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In addition to the following books, make sure to visit the Aging Workforce Bookstore for links to many more resources concerning older workers, the aging workforce, retirement policy and planning, and generations in the workforce. In addition, click for these more recent Aging Workforce News stories about other books.

Workforce Crisis: How to Beat the Coming Shortage of Skills And Talent

April 2006. Ken Dychtwald, Tamara Erickson, and Robert Morison. From the publisher:
Unprecedented shifts in the age distribution and diversity of the global labor pool are underway. Within the decade, as the massive boomer generation begins to retire and fewer skilled workers are available to replace them, companies in industrialized markets will face a labor shortage and brain drain of dramatic proportions. Ken Dychtwald, Tamara Erickson, and Robert Morison argue that companies ignore these shifts at great peril. Survival will depend on redefining retirement and transforming management and human resources practices to attract, accommodate, and retain workers of all ages and backgrounds. Based on decades of groundbreaking research and study, the authors present innovative and actionable management techniques for leveraging the knowledge of mature workers, re-engaging disillusioned mid-career workers, and attracting and retaining talented younger workers. This timely book helps organizations sustain their competitive edge in tomorrow's inevitably tighter labor markets.

The Older Worker Advantage: Making the Most of Our Aging Workforce

November 2005. By Gordon F. Shea and Adolf Haasen. From the publisher:

Recently published figures predict that the number of employed individuals between the ages of 55 and 64 will increase by 11 million by 2010; on average, today�s 65-year-old can expect to live to 83. This book tackles the issue of the aging workforce head on, taking into account both the organization�s/ manager�s point of view and the older employee�s point of view. Gordon Shea and Adolf Haasen, experts on corporate culture and management development, consider the broad demographic trends that are changing the makeup of organizations, and then provide specific approaches for managers to adopt in order to ensure that older employees are engaged and challenged while contributing to the company�s bottom line.

The 2010 Meltdown: Solving the Impending Jobs Crisis

September 2005. Edward E. Gordon. From the publisher:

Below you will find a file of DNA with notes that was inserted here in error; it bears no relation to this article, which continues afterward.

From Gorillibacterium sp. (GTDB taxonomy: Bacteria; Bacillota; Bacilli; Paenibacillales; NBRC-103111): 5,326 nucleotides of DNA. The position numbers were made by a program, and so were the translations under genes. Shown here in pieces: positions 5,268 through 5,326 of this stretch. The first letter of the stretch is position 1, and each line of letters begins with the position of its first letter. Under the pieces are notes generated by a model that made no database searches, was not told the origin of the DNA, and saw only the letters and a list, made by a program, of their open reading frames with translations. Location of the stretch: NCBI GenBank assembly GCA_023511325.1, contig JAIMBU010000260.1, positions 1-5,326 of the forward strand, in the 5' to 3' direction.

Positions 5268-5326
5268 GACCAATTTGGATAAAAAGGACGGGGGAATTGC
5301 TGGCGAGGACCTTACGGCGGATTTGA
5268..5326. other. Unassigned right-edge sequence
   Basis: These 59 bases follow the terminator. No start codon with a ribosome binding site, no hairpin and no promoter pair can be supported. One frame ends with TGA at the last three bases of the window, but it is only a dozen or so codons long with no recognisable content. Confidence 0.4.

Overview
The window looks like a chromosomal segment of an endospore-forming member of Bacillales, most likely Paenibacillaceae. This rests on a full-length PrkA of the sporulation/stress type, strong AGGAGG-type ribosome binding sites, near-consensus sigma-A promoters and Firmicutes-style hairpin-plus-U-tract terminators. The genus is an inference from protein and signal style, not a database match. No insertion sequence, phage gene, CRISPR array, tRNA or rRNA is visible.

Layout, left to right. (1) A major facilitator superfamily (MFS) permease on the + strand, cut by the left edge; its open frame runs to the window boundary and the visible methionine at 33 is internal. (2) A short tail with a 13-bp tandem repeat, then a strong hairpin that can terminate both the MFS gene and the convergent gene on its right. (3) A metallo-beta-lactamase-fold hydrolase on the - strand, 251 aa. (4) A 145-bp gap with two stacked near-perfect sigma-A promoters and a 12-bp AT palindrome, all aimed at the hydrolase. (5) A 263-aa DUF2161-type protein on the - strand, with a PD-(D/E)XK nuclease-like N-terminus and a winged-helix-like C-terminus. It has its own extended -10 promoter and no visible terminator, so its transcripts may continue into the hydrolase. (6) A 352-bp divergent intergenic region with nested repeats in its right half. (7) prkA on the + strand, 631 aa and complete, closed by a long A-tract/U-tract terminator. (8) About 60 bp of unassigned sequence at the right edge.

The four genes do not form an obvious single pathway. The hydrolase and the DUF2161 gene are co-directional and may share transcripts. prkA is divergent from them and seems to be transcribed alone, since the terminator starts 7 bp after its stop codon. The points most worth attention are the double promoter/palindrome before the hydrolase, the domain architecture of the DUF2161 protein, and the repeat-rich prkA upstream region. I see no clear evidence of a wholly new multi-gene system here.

"It's the economy, stupid," is a refrain the United States will never live down, and not without reason. The relentless march of technological development and globalization continues to put pressure on all national economies, providing opportunity for some and marginalization for others. Around the world, nations will need to overcome twin economic shocks: a wave of baby boomers will retire and leave the workforce, while too few young, well-educated people will be available to fill a rising tide of high-skill, technology-related jobs. Ed Gordon marshals vast amounts of data to illustrate how these trends are quickly converging, creating a labor vacuum--with potentially disastrous consequences for economic competitiveness and individual opportunity. In The 2010 Meltdown, Gordon sounds a wake-up call to business leaders, policymakers, educators, and concerned citizens, employees, and parents--anyone with a stake in our economic future.

The Aging Workforce: Realities, Myths, and Implications for Organizations

September 2005. By Jerry W. Hedge, PhD; Walter C. Borman, PhD; and Steven E. Lammlein, PhD. From the publisher:

The Aging Workforce examines the changing demographics of the workforce, and their impact on the world of work. The numbers and proportions of older individuals in the U. S. population are increasing. Most organizations are ill-prepared to meet the challenges associated with older workers, and little research has addressed the development and implementation of effective human resource management practices for an aging workforce. The "graying of America" requires that we give more attention to both the problems and potential of an older workforce. Consequently, the book focuses on issues related to work life and aging. Without being particularly academic, the book provides a "state-of-the-science" perspective on what we know about issues related to the older worker, thus providing a foundation for confronting the challenges facing the workforce of the future. The Aging Workforce pulls together research findings relevant to individual older worker performance and motivations, as well as offers discussion related to how best to manage the older worker

Assessment and Promotion of Work Ability, Health and Well-being of Ageing Workers: Proceedings of the 2nd International Symposium on Work Ability held in Verona, Italy between 18 and 20 October 2004

August 2005. By G. Costa (Editor), W.J.A. Goedhard (Editor), J. Ilmarinen (Editor). From the publisher:
At present we are looking at increased life expectancies and prolonged periods of employment. The aged workforce as a natural result of this phenomenon presents society with great challenges. At the 2nd International Symposium on Work Ability held in Verona, Italy between 18 and 20 October 2004 this problem was scientifically addressed. This book Assessment and Promotion of Work Ability, Health and Well-being of Ageing Workers contains the majority of papers presented here. The book reflects the major themes of the meeting which are factors affecting work ability and employability of ageing workers, assessment of work ability in different occupations, Evaluation of work-related problems of ageing workers and promotion of health and work ability. You will find very useful information and examples of methods, research and ongoing interventions.